Per locus Probability of Identity (P(ID)) ranged from 0.03 (locus TUD5 in SWE) to 0.588 (TTT1 in LUB), although in a majority of cases P(ID) was lower than 0.2 (Table C in S1 File). For the combination of nine loci, both P(ID) and P(ID-Sibs) were lower than or equal to 0.001, except in the case of LUB, GOR and BPN where P(ID-Sibs) values were 0.004, 0.003 and 0.002, respectively. Hence, the expected number of different individuals with the same genotype was very low.

In three populations (LUB, TAT, SWE) all nine loci were in HWE (Table C in S1 File). In the majority of the remaining populations we found from one to two loci deviating from HWE as a consequence of both heterozygote deficiency and excess. The largest number of loci deviating from HWE (all due to heterozygote deficiency) was found in the WIS farm population. A significant FIS value was found at BPN only in the case of locus Bg12 (Table C in S1 File).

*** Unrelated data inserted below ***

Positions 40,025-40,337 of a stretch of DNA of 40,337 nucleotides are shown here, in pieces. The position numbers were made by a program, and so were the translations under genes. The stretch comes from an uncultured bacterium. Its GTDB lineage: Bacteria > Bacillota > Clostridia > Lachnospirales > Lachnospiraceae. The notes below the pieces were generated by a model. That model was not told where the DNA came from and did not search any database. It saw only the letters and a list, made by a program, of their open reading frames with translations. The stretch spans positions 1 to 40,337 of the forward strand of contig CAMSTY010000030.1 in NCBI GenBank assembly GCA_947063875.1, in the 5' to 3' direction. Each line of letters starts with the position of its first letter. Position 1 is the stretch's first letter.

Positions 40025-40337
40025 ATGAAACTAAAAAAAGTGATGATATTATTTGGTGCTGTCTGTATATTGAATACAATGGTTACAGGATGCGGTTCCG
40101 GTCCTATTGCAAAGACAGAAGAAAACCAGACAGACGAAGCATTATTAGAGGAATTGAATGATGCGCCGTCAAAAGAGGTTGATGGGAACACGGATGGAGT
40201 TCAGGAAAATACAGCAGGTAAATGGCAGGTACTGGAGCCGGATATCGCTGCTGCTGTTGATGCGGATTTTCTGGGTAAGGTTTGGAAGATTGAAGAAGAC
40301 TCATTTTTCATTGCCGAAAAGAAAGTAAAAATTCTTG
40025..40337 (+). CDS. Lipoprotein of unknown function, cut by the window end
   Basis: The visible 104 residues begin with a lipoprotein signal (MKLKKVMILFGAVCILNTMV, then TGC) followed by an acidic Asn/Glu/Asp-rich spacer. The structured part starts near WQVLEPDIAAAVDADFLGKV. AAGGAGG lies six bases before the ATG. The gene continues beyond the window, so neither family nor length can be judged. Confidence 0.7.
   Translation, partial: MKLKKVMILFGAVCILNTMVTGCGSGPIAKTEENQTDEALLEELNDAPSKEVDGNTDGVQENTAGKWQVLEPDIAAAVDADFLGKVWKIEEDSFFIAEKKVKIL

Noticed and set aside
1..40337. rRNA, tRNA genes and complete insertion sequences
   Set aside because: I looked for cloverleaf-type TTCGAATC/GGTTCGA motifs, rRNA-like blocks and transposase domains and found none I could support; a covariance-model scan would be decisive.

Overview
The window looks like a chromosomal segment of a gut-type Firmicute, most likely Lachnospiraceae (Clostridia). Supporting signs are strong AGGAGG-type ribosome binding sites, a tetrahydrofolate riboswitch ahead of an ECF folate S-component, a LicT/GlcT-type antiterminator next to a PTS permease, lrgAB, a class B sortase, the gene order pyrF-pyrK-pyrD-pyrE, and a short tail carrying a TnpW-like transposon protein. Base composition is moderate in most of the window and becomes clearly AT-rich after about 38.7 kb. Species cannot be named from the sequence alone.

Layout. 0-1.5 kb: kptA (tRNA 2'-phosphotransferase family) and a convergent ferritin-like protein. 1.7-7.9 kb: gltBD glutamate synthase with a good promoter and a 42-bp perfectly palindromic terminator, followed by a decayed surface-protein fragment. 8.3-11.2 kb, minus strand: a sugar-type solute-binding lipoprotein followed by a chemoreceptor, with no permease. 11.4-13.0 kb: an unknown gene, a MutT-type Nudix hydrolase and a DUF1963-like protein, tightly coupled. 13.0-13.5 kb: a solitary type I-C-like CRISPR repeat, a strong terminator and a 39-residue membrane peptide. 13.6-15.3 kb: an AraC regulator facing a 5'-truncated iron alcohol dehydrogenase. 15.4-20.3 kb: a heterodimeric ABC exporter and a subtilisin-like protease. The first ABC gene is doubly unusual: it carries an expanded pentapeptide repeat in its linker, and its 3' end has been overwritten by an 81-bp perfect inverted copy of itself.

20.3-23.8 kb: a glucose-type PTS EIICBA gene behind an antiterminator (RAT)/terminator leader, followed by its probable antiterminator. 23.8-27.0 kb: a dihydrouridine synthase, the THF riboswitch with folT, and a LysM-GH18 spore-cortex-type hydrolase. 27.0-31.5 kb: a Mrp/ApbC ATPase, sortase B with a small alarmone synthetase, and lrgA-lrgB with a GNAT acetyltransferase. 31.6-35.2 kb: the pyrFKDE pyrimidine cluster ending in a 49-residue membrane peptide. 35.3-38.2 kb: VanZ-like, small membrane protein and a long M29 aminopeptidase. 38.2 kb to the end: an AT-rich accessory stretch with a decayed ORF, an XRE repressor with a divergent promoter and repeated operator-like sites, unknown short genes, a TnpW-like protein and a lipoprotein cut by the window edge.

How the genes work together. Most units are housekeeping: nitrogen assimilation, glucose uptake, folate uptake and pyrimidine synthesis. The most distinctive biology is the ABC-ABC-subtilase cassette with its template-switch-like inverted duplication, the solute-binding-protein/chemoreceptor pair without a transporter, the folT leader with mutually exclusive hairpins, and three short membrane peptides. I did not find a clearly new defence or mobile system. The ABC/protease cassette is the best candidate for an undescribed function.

The indicators of genetic diversity (Table 1), based on numbers of alleles (mean number of alleles (A), mean allelic richness (R), mean number of private alleles) provided a basis for the division of the natural populations into three groups. The group of lowest genetic diversity comprises LUB and GOR (A<4.0; R<3.5; no private alleles). The group of moderate genetic diversity comprises PA, BPN, TAT and R-U (A = 4.8–5.8; R = 4.0–4.9), albeit with R-U having a clearly higher mean number of private alleles (P = 0.22; P1 = 0.30) than each of the three Polish populations (P = 0.00–0.11; P1 = 0.04–0.16). The group with the highest values for genetic diversity indices (A>6.6; R>5.4; number of private alleles >0.22) consists of R-K and SWE. We found that mean R values were significantly lower (P<0.05) in BPN, GOR and LUB than in R-K and SWE.